No way you can retiree there on social security now. Subic Bay, Phillipines was the same and the locals got priced out of decent housing and the got upset about it. Now almost no expats live there because of the backlash. Sure we can all move to some small Puebla and live. I lived in a Thai village for a year. You have to live like them or you stick out. They want to be near infrastructure and their fellow countrymen.

Wait 5 years and it will cost more than Florida. Thailand does. You are young and adventurous. You can live with the locals. I understand that you think it is all out there for everyone to see and that is just the way it goes but trust me on this. Because that is what the market will bear. What happens after that? They know what will happen to prices. Cuenca is being especially marketed to gringos. No other retirement haven is being marketed like Cuenca. I should have couched my response.

I have no problem with gringos moving to Cuenca or any other place. Americans drive prices up and quickly. A wiliness to overpay, not learning the language and an ever growing parasite class of expats that move to the next retirement spot and become rental agents, facilitators and realtors contribute to this. It causes inflation. Then there is the price for services as well. It is short sighted. Look at any of the expat real estate sites popping up.

It causes bad blood because of gentrification. Look at the Ecuadorian expat lawyers doing visas. It affects other expats on fixed incomes and our Ecuadorian neighbors. Well ok but there are repercussions to not living like the locals. Croix, St Thomas and Thailand. Retirees get priced out, locals get really pissed off and the real estate charlatans move on to the next retirement haven. That is something that should be left there.

I know I am speaking to myself here but truly, every great American expat community has been broken up by raising prices fueled by American exceptionalism. Next year baby boomers turn Full Social Security starts getting paid. They are coming. They are coming in the thousands as soon as those checks start coming. They are the largest group of retirees humanity has ever known. Lets hope that this time we can all have some sense.

No blog Ron. Totally devastated my town in Thailand. It was a pretty beach town so the monied expats pushed all the fixed income guys out. We all moved to the Philippines. There was a backlash from the locals and the animosity started. Interesting times we live in. World population just hit 7 billion. And not getting killed might have some influence on choice. I am moving to equador from Mexico. I wonder why. Marketing you think? You think Bucaramanga, Colombia is dangerous? It is such a great city and country to learn about the culture and get to know the people.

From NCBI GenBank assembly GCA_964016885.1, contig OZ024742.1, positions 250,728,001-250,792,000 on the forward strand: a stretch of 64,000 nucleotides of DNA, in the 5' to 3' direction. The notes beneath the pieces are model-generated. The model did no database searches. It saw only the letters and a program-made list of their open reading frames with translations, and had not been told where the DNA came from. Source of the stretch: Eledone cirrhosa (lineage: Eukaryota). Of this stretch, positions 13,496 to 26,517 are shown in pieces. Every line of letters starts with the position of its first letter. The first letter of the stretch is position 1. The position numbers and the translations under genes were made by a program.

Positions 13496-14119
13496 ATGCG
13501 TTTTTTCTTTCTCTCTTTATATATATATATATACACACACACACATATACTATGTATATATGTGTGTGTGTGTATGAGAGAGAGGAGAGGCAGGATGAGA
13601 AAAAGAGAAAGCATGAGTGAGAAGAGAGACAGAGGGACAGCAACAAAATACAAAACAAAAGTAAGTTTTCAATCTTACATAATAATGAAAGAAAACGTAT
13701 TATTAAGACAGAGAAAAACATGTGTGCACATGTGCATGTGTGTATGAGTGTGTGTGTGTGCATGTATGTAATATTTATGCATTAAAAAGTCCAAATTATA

Moving abroad for low prices is not really a recipe for success — moving to enjoy and eventually become part of the local culture should be the ultimate goal. Glad to hear that you are integrating. We have some Gringo friends of course but we spend the majority of our time with Spanish speaking Ecuadorians.

We work exclusively with Ecuadorians as well. As a statement, increasing the number of expats will cause inflation in real estate has been demonstrated in many studies. At the same time, this immigration acts as a foreign investment and improves the development of the areas affected. There is at once a give and take. This issue will become more acute now as baby boomers arrive at retirement with a good set of resources. Panama and Mexico are often viewed as examples where this phenomenon can be seen.

Prices have gone up in expat areas and locals get pushed to the peripheries. This I dont think will happen in Equador. Panama and Mexico are different because these countries have strong and unique links to the USA. Some Good. Some not so good. It is more natural for an American to go to Panama which once belonged to the USA and Mexico because Mexico has always been a neighbour that is well known and where many Mexicans in fact now live in the USA and as such export the culture.

This is not the case with Equador. Thus, Equador has to compete in a much larger market than say San Miguel de Allende. An American can just as easily retire to Argentina, Chile, Thailand, Malaysia with their special immigration helping policies, Indonesia and even in many countries in Europe where prices are low. The key factors in all of this of course remain price, i. Some of these factors are harder to sell than others, i. It is not simply health care in Equador, but why move to Equador when I know that I can get really good Health care in Mexico and at the same time be closer to the kids.

Yes, there will be inflation if there is a greater movement of Americans or canadians or europeans to Equador. The advertising will drive this as will the price. But price is ultimately a national issue and to have prices rise in a significant way will require that prices rise in all of Equador which has 12 million people or so. I dont think that this will happen too soon. I congratulate Bryan and his family for what they are doing. I think that immigration will help Equador and help develop infrastructure, establish more international sensibilities in both the visitor and the visited and yes, help a few locals make some money and find some work.

There is a limit to exploitation and there is little wrong with paying a fair share.